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The Paulson bailout plan

The problem: Banks are overburdened with mortgage securities and other risky debt instruments, and have difficulties rolling over their funding. Meanwhile, the market is valuing mortgage securities at fire sale prices, according to Ben Bernanke.

The mechanism: reverse auctions, banks and other institutions bid to sell their assets to the government. The Treasury gets nonvoting call options in companies that participate.

The tradeoff: buy at prices low enough to preserve the taxpayer, but high enough to reinvigorate the financial system. The price will in all likelihood be in-between the fire-sale (current) price and the hold-to-maturity price. "An impaired mortgage security might yield 65 cents on the dollar if held to maturity. But because the market is so illiquid and suspicion about mortgage values so high, it might fetch just 35 cents in the market today. Recapitalizing the banks would mean paying as close as 65 cents as possible."[1]

The drawbacks

(1) Asymmetric information. Eligible assets are complex and hard to price; sellers tend to be more informed about their value. It is possible that a market for lemons develop, in which banks unload their least worthy assets to the government. Jeremy Stein (Harvard): "The scope for mischief is incredibly high". Potential solution: invite other buyers in the auction process. Lawrence Ausubel (Maryland): set a price such that banks are willing, overall, to sell half of their assets. Darrell Duffie (Stanford): auction the most widely held securities first, which would help establish a general pricing framework. Douglas Diamond (Chicago): give the government an equity stake in a bank if the value paid for its securities ends up being too high.[2]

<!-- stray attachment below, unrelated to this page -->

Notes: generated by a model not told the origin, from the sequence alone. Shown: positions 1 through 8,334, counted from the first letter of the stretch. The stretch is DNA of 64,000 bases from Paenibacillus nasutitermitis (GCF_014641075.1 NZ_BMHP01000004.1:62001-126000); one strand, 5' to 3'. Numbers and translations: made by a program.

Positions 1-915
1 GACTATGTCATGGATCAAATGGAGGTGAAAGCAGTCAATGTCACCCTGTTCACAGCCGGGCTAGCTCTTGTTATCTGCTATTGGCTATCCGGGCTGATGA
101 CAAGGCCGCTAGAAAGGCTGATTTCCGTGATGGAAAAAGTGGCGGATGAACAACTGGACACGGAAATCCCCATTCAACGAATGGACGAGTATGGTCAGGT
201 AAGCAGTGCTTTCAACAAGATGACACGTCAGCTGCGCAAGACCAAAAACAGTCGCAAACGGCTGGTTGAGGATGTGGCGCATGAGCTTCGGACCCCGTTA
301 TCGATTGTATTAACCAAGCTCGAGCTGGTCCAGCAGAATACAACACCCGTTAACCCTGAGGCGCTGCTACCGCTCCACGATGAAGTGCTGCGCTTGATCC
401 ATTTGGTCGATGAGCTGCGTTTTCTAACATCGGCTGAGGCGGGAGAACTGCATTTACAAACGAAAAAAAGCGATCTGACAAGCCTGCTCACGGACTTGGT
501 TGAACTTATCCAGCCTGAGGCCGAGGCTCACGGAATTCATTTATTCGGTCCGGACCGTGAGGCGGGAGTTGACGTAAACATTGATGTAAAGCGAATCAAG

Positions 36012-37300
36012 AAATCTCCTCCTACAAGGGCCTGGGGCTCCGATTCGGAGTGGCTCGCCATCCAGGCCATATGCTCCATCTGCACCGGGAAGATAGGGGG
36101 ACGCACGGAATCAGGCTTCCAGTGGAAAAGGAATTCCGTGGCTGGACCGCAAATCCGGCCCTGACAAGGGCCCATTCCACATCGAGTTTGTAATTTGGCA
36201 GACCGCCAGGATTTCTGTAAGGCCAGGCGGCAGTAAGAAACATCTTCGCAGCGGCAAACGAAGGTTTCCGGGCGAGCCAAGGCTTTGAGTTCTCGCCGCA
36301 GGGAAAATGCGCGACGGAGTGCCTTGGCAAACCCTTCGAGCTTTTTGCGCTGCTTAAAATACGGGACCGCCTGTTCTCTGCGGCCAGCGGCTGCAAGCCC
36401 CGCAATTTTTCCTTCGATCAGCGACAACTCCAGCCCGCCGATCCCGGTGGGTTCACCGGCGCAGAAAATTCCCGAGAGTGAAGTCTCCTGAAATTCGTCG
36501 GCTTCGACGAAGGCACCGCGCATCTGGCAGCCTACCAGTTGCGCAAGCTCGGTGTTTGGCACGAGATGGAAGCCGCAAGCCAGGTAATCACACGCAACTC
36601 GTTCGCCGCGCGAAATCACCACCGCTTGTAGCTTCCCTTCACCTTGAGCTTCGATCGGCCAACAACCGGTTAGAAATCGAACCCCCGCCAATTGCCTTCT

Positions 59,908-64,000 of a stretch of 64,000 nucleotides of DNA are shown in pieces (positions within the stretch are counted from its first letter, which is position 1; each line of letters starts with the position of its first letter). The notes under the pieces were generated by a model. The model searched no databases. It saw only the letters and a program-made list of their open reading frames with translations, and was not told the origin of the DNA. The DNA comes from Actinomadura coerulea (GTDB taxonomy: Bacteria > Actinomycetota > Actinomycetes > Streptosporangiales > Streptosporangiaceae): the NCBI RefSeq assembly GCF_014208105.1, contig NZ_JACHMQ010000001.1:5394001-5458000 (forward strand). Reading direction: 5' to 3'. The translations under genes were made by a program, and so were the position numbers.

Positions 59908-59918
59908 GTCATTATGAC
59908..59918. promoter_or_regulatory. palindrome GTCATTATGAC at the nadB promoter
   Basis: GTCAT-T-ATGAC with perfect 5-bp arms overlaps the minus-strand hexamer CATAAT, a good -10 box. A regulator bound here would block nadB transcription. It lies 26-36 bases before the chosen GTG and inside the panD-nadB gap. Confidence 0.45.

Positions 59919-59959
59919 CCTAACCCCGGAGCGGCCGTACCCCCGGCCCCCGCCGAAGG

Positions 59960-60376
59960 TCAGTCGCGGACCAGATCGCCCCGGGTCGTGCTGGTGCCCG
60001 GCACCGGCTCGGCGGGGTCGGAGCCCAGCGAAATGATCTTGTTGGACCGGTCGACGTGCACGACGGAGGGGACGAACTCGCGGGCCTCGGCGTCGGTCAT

(2) Free riding. Suppose a given security is worth 40 today, 20 in the event of a collapse of the financial system, and 70 if financial institutions are successfully rescued by the Paulson plan. Also assume that the Treasury is willing to buy this security at a price in-between 40 and 70, say 60. In this case, most banks have every incentive to free-ride on others’ participation: they would abstain from selling their securities to the Treasury. To prevent this outcome, the Treasury would have to pay prices close to 70 to buy the securities: the banks would capture all the value!

The advantages

(1) Relieve banks’ balance sheets (“deleveraging”), reestablish their capital ratios at a level such that they are not vulnerable anymore and can (i) resume lending, (ii) raise capital.

(2) Resolve the uncertainty with respect to the banks: the plan provides a systematic way of dealing with troubled institutions (as opposed to the ad hoc approach used with, say, Bear Stearns or Lehman Brothers). This clarification should lift the uncertainty which led to a breakdown in the markets for interbank lending.

(3) Resolve the uncertainty with respect to the assets: the auction process will lead to examination and unloading (to a public entity) of the most complex and toxic assets which cripple the banks.

(4) The auction would set credible and transparent prices for the incriminated securities, which helps recreating a market. It would set a floor price.